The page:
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Learning Lab

Information Architecture for the World Wide Web, 2nd Edition

Information Architecture Meets Usability

by Bruce Stewart

Lou Rosenfeld is an information architecture consultant and coauthor of O'Reilly's Information Architecture for the World Wide Web, 2nd Edition. Steve Krug is a web usability expert and the author of Don't Make Me Think. They both lead seminars in their respective fields, and recently decided to pair-up to offer back-to-back sessions of their symposiums.

We spoke with both Lou and Steve about the advantages of their joint seminars, the common pitfalls of web usability and information architecture, and the state of the web industry today.

Stewart: Why are you guys going on the road together?

Krug: It just seemed like a good idea, I guess. I'd been making plans to do workshops in a number of cities, based on requests people made through my web site; when Lou asked me what it was like doing my own road show, we just ended up deciding to make it a joint tour. I've always admired Lou's work and his attitude, and it seemed like we'd get along well together.

Rosenfeld: And it does seem to work well, as our styles are pretty similar. Neither of us are big fans of dogma, and we're both pretty funny. Well, Steve is pretty funny and I just try to keep up.

Stewart: Do you think you'll draw the same audiences to your respective seminars?

Rosenfeld: So far, about half of all attendees are registering for both seminars. It's not clear if they find our topics perfectly complementary, or if they just want to take advantage of the discount for registering for both.

Stewart: Usability and information architecture: aren't they the same thing?

Related Reading

Information Architecture for the World Wide Web
Designing Large-Scale Web Sites
By Louis Rosenfeld, Peter Morville

Krug: Yes, oddly enough--although very few people know it--they're really the same thing. Sorry. Just kidding. There's certainly some overlap, but for me the main difference is that information architects actually design something (the structures and mechanisms that organize information), whereas we usability types are more in the constructive criticism business: we try to improve things that other people have designed.

I sometimes think the best analog for my job is a "show doctor"--the person who comes in while a Broadway show is still in out-of-town tryouts, watches the whole thing, and says, "I think it would work much better if you moved the cowgirl dance number to the start of the second act, and killed the love ballad altogether." I'm a fresh pair of eyes (which is vital, because if you've worked on a web project for any length of time, you know it too well to see it clearly) and an outsider who can advocate for the interests of the end user because I'm not involved in the internal political struggles.

There's enough overlap between the two fields that most usability folks can give a client good advice on IA problems, as long as they're not too complex or specialized (I couldn't build a controlled vocabulary if my life depended on it), and most IAs can give a lot of good usability advice. The trick is knowing when you've reached the limit of your expertise.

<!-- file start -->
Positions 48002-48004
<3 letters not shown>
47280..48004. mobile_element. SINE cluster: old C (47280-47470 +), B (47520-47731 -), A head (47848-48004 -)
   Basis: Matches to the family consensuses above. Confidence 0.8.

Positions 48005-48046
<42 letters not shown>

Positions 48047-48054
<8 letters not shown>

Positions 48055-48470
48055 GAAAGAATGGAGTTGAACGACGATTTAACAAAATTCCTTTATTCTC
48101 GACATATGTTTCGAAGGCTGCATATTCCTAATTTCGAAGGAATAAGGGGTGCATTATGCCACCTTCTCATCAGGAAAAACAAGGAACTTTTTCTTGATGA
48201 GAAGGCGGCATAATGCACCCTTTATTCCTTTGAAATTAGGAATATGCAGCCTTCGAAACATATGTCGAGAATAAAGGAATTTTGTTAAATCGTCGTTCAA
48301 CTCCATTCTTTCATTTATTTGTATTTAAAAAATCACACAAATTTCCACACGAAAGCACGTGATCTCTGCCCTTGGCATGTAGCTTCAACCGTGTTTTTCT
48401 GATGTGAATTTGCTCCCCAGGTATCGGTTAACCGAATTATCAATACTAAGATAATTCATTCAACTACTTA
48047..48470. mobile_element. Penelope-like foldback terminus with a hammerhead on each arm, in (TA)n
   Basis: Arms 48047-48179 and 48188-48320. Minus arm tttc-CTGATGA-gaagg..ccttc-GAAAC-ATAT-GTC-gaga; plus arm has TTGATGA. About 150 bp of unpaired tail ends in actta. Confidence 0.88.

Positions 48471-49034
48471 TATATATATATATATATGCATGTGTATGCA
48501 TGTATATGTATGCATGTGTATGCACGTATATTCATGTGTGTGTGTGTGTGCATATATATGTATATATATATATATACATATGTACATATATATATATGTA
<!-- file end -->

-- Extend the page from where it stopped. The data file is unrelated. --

Rosenfeld: Absolutely. And good IAs obviously need to have some usability tricks up their sleeves. But depending on the size and complexity of a project, I often recommend (and hope) that a usability specialist be brought in.

Stewart: Steve, what are the most common usability mistakes you see?

Krug: Amazingly, I still run into a lot of home pages that don't give you a clue what the site is for or who publishes it. And I see a lot of page layouts--and even page templates that are used throughout a site--where the visual hierarchy is misleading, so the layout suggests something about the content (which parts are most important, for instance, or which bits of content are related somehow) that's misleading. And the classic problem is having too much "stuff" on a page, so that none of it gets the attention it deserves.

Stewart: Lou, how about the most common IA mistakes?

Rosenfeld: For smaller sites, a decent architecture is within reach, if not already in place. In other words, the mistakes are common but well understood and fixable.

It's those larger, more complex sites that I'm concerned about--these are the ones that reflect corporate org charts and departmental politics. My assumption is that, in most cases, users don't have the org chart stored in their memories to guide them through a large site's content. This isn't so much a mistake per se, but an unfortunate accident of corporate reality.

It's also an incredibly difficult problem to address--content grows naturally in "silos" that reflect the boundaries between business units. How do we reorganize this enterprise content in more user-friendly ways? And how do we change the enterprise itself to support a new user-centered information architecture? These are the issues that I address in my seminar.

Stewart: Is simpler always better?

Krug: No, certainly not "always." There are circumstances in which complex, dense, even overloaded and noisy, is better. But clearer is always better. People often confuse simplicity and clarity, forgetting that things can be complex and still be clear. The way you often hear it put is, "If we make it simpler, the power users will be offended." But my experience has been that power users are never offended by clarity; in fact, they appreciate it as much as anyone. What they don't like is wasting their time figuring things out just because the people who built the site didn't go to the trouble of making it clear.